Seat Belts Causing Fires? Ford F-150 Pickups Under Investigation

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Could the immensely popular Ford F-150 Supercrew pickup have a defective seat belt component causing the trucks to burst into flames? Federal investigators are looking into at least five reports that say “yes.”

The National Highway Traffic Safety Administration’s Office of Defects Investigation (ODI) is examining F-150 seat belt pretensioners after receiving five reports of fires. The fires involved Ford F-150 Supercrew pickup trucks model years 2015-2018. Ford sold about 1.4 million of the trucks during those years, according to NHTSA.

According to the reports, fires started in the trucks’ B pillars following crashes that caused the vehicles’ seatbelt pretensioners to be activated. Three of the trucks were totaled by the fires, according to the owners, but no fatalities or injuries were reported.

The Edwards Law Firm is recognized for its expertise in investigating vehicle crashes involving defective seat belts, and bringing manufacturers to justice on behalf of clients and their families.

“The truck went up in complete flames”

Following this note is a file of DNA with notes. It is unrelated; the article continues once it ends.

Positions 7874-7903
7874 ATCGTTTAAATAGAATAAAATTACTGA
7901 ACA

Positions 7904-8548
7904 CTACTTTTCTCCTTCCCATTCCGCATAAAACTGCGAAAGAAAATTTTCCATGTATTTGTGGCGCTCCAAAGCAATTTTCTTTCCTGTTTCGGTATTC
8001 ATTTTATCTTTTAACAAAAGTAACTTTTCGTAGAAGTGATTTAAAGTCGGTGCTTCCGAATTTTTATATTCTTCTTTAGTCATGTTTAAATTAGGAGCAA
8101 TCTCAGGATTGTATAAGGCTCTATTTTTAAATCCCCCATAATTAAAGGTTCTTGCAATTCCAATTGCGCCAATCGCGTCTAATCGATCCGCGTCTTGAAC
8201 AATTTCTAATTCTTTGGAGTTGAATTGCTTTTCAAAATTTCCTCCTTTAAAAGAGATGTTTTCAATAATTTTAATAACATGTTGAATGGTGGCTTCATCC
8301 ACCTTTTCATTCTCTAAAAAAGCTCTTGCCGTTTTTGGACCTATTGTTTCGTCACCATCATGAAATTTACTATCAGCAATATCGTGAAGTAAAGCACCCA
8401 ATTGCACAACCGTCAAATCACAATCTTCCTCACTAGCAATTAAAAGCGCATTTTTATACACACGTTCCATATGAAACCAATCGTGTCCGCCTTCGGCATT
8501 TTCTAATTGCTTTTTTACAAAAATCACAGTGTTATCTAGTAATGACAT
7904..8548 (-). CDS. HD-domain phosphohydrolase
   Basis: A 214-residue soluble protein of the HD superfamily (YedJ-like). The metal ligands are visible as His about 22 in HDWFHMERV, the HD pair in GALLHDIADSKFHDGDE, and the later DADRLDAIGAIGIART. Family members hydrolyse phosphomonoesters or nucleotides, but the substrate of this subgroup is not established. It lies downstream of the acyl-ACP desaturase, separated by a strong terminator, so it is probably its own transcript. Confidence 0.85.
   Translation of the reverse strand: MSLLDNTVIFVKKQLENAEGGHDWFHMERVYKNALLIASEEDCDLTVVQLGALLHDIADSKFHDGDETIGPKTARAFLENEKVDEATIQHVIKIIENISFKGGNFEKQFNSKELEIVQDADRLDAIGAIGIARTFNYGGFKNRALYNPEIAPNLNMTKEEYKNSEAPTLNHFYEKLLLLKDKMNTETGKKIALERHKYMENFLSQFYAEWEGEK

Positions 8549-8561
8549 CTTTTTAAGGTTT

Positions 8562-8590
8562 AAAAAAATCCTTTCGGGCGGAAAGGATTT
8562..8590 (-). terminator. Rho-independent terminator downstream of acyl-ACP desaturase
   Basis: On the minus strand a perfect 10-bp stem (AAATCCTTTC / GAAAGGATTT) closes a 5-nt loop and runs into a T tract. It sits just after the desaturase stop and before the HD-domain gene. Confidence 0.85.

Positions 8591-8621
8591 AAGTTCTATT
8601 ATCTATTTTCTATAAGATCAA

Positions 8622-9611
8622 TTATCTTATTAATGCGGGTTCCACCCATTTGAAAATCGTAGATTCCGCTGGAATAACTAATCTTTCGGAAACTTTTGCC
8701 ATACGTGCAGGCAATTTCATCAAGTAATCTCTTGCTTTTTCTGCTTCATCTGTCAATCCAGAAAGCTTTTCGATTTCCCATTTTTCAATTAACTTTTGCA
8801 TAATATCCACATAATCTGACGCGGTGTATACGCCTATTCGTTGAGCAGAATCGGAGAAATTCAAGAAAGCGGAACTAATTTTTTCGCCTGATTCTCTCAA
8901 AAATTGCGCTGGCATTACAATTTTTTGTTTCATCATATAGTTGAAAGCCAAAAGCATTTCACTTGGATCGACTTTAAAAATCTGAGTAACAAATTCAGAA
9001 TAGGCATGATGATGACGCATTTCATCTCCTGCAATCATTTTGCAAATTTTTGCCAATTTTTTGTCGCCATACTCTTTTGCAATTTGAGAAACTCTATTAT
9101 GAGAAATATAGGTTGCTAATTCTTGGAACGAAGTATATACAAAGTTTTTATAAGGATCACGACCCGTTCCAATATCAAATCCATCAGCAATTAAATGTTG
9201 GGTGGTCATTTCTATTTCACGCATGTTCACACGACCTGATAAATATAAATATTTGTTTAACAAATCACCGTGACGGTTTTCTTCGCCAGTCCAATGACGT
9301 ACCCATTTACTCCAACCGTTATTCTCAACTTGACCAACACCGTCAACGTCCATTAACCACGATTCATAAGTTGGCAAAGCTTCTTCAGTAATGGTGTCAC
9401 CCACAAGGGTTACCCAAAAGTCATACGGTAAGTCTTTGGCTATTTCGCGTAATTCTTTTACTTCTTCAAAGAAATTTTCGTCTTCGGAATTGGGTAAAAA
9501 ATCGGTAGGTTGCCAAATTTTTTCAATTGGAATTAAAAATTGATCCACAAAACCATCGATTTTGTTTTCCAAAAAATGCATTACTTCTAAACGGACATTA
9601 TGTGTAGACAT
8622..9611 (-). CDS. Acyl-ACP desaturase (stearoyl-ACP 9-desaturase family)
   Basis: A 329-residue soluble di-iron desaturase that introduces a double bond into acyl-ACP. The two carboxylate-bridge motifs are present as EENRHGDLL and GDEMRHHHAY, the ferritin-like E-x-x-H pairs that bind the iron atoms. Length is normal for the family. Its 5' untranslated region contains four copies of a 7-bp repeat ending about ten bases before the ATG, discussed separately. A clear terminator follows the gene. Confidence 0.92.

In one complaint, an owner in Grand Rapids, Michigan said that on July 7, a deer ran into the driver’s side of the pickup, causing the side air bags to inflate. After five to 10 minutes, a passenger noticed a fire on the bottom of the post between the front and rear doors where the seat belts are located.

“The truck went up in complete flames in a matter of minutes and is a complete loss,” the owner wrote.

The F-150s in question are equipped with pyrotechnic pretensioners, which use small explosions to tighten and lock seat belts in place during a crash. The F-150 pretensioners are anchored inside the truck’s B pillars, which are the vertical support structures on each side behind the front seat windows. This is where all the fires started, according to the complaints. Other types of pretensioners use mechanical or electrical locking mechanisms.

Takata is One of the Seat Belt Manufacturers

The pretensioners were manufactured by ZF TRW and Takata and provided to other automakers besides Ford. So, this seat belt issue could become a major recall affecting many millions of vehicles, just like the Takata airbag recall.

ODI’s investigation may prove critical to the safety of millions of Americans. When fire erupts after a crash, drivers and passengers are in imminent danger. If a recall becomes necessary, automakers need to act swiftly to replace all the defective seat belts.